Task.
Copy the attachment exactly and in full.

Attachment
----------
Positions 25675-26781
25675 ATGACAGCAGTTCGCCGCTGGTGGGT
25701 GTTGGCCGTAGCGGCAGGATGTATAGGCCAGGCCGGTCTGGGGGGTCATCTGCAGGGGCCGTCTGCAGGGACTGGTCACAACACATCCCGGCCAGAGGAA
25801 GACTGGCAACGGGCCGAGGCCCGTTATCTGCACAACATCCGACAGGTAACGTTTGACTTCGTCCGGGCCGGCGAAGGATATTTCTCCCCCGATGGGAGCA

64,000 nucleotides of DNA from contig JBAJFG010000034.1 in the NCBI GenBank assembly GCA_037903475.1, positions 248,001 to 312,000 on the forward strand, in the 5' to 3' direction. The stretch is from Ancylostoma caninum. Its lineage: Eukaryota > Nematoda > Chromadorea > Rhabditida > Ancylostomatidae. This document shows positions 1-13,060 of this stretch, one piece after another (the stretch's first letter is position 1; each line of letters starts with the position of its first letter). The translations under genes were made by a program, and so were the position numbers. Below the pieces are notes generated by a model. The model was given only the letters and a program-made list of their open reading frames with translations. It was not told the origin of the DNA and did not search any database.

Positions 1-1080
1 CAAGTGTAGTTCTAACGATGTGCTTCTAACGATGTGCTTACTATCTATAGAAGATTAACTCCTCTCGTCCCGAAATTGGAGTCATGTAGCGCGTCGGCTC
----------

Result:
Positions 25675-26781
25675 ATGACAGCAGTTCGCCGCTGGTGGGT
25701 GTTGGCCGTAGCGGCAGGATGTATAGGCCAGGCCGGTCTGGGGGGTCATCTGCAGGGGCCGTCTGCAGGGACTGGTCACAACACATCCCGGCCAGAGGAA
25801 GACTGGCAACGGGCCGAGGCCCGTTATCTGCACAACATCCGACAGGTAACGTTTGACTTCGTCCGGGCCGGCGAAGGATATTTCTCCCCCGATGGGAGCA

64,000 nucleotides of DNA from contig JBAJFG010000034.1 in the NCBI GenBank assembly GCA_037903475.1, positions 248,001 to 312,000 on the forward strand, in the 5' to 3' direction. The stretch is from Ancylostoma caninum. Its lineage: Eukaryota > Nematoda > Chromadorea > Rhabditida > Ancylostomatidae. This document shows positions 1-13,060 of this stretch, one piece after another (the stretch's first letter is position 1; each line of letters starts with the position of its first letter). The translations under genes were made by a program, and so were the position numbers. Below the pieces are notes generated by a model. The model was given only the letters and a program-made list of their open reading frames with translations. It was not told the origin of the DNA and did not search any database.

Positions 1-1080
1 CAAGTGTAGTTCTAACGATGTGCTTCTAACGATGTGCTTACTATCTATAGAAGATTAACTCCTCTCGTCCCGAAATTGGAGTCATGTAGCGCGTCGGCTC